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Quinta do Mouro Zagalos Reserva, Alentejano 2017

Red Wine from Portugal
0 star rating 0 Reviews
A rich and savoury, full-bodied Portuguese red already showing the start of more complex secondary flavours, with smooth rounded tannins.
is no longer available
Code: PW9691

Wine characteristics

  • Red Wine
  • Full-bodied
  • 75cl
  • Now to 2027
  • 14% Alcohol
  • no oak influence
  • Cork, natural

Quinta do Mouro

When Miguel Louro bought the Quinta do Mouro estate he found a dilapidated range of buildings and neglected farmland. The property had been forcibly expropriated from its original owners, the Zagalo family, by Portugal’s right-wing dictatorship in 1974 and upon its return to the Zagalos in 1979 they found it in such a bad state that they decided to sell it.

In stepped Miguel Louro, though at first it was not his intention to grow grapes and a variety of farming styles were tried. Finally Miguel decided that vines might be more successful than sheep, which is lucky for wine lovers everywhere.

Aragonês, alicante bouschet, trincadeira, castelão and cabernet sauvignon were initially planted though the castelão was later regrafted with touriga nacional. The latter has proved to be a singular success and has featured in all the premium blends made by Miguel since, as well as proving itself worthy of being bottled as a single varietal.

Over time more vineyards have been acquired and new varieties planted or grafted, with merlot. petit verdot, alfrocheiro and petite sirah joining the available pool for blending. The blends themselves are made to reflect the various terroirs of the property. Vineyard practices change from site to site as the soils and conditions in each vineyard vary greatly. Some areas are extremely arid to the extent that irrigation is permitted.

JancisRobinson.com

Deep crimson. Seductively rich, deep, dark-fruited aroma. Black cherry and blackberry with a little dash of vanilla without being overly sweet-smelling. On the palate, firmly, chewily tannic and yet the...
Deep crimson. Seductively rich, deep, dark-fruited aroma. Black cherry and blackberry with a little dash of vanilla without being overly sweet-smelling. On the palate, firmly, chewily tannic and yet the fruit is so vibrant it is all in balance so that you could drink it now with food or surely keep it for some years in bottle. You can taste the blackcurrant of the cabernet but it does not dominate the more Portuguese character of the other varieties, including a mix of red and black fruits and the sweet spice of the trincadeira and alicante bouschet. Even after all that fruit, there is a lovely dry, elegant and long finish that is more about the texture than the fruit. Complex, characterful, fascinating blend with further ageing potential. Good value. 17/20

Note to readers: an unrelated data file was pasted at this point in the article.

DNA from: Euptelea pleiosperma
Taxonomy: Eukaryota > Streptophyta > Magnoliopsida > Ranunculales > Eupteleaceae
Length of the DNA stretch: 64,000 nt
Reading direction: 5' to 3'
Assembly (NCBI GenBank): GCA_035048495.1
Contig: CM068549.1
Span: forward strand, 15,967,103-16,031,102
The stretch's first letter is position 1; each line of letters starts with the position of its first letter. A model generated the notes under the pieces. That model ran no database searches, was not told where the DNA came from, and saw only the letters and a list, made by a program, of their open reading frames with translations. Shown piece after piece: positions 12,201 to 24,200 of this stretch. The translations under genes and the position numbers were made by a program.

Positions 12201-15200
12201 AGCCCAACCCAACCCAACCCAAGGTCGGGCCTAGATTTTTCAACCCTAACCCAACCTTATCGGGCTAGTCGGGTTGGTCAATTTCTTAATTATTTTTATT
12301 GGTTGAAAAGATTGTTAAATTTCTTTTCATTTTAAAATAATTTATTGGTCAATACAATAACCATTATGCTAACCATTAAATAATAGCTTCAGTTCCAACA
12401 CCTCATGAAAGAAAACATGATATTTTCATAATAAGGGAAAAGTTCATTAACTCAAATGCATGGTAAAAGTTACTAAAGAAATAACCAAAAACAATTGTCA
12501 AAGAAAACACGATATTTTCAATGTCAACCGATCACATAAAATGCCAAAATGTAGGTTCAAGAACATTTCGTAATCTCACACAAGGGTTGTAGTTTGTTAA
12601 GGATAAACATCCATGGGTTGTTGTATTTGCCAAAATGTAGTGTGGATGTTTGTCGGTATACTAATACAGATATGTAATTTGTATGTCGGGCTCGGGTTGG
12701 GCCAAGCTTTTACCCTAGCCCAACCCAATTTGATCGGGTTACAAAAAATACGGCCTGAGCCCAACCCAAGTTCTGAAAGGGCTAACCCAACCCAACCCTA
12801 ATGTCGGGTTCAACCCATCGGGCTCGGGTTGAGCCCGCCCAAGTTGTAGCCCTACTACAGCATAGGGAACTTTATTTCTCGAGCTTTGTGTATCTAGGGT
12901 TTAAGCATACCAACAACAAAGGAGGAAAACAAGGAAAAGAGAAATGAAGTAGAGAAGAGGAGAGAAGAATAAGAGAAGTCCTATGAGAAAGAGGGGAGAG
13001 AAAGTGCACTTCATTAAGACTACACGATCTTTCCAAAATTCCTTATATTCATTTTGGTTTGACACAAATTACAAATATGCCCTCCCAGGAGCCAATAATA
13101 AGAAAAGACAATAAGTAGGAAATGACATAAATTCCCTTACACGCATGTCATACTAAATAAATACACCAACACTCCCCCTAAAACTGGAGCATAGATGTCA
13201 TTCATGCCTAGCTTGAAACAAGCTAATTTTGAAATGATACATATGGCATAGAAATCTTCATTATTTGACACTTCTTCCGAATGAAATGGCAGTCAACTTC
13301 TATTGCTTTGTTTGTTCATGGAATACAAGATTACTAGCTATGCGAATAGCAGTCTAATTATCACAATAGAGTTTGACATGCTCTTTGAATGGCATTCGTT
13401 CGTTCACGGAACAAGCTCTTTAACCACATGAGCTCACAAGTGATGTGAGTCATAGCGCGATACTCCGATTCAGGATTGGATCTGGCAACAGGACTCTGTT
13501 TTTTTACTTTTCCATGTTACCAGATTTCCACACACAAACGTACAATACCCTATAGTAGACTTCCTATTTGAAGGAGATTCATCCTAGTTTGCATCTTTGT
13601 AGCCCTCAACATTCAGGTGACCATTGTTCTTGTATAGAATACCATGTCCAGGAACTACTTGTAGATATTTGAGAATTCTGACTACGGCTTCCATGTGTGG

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Julia Harding MW

joannasimon.com

... although it's undeniably full-bodied, freshness courses through the rich redcurrant and black fruit, the green herb and graphite notes and the tannins are effortlessly smooth – so much so, that it...
... although it's undeniably full-bodied, freshness courses through the rich redcurrant and black fruit, the green herb and graphite notes and the tannins are effortlessly smooth – so much so, that it works well drunk really quite cool, but equally it doesn’t go soupy even if it hits 18ºC. The blend of essentially indigenous Portuguese varieties, trincadeira (50%), aragonez (30%) and alicante bouschet with 10% cabernet sauvignon, is aged for a year in used French and Portuguese oak casks, so there’s no overt oak flavour. And while it’s pretty irresistible now at five years old, it will gain depth and nuance over the next five years. Quinta do Mouro is an estate in the large Alentejo region in the southeast of Portugal, which was planted with its first six hectares of vines in 1989 by current owner and winemaker Miguel Louro and now extends to 33ha of mostly indigenous varieties. The 2017 Zagalos goes well with meat – lamb especially – with sautéed chicken livers and with duck, but its easy smoothness and freshness make it a match for vegetable-based dishes, too, as well as hard and semi-hard cheeses (I enjoyed it with Chistéra, a goat’s and sheep’s milk cheese from the Pays Basque). And it would add lustre to any barbecue.
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Joanna Simon

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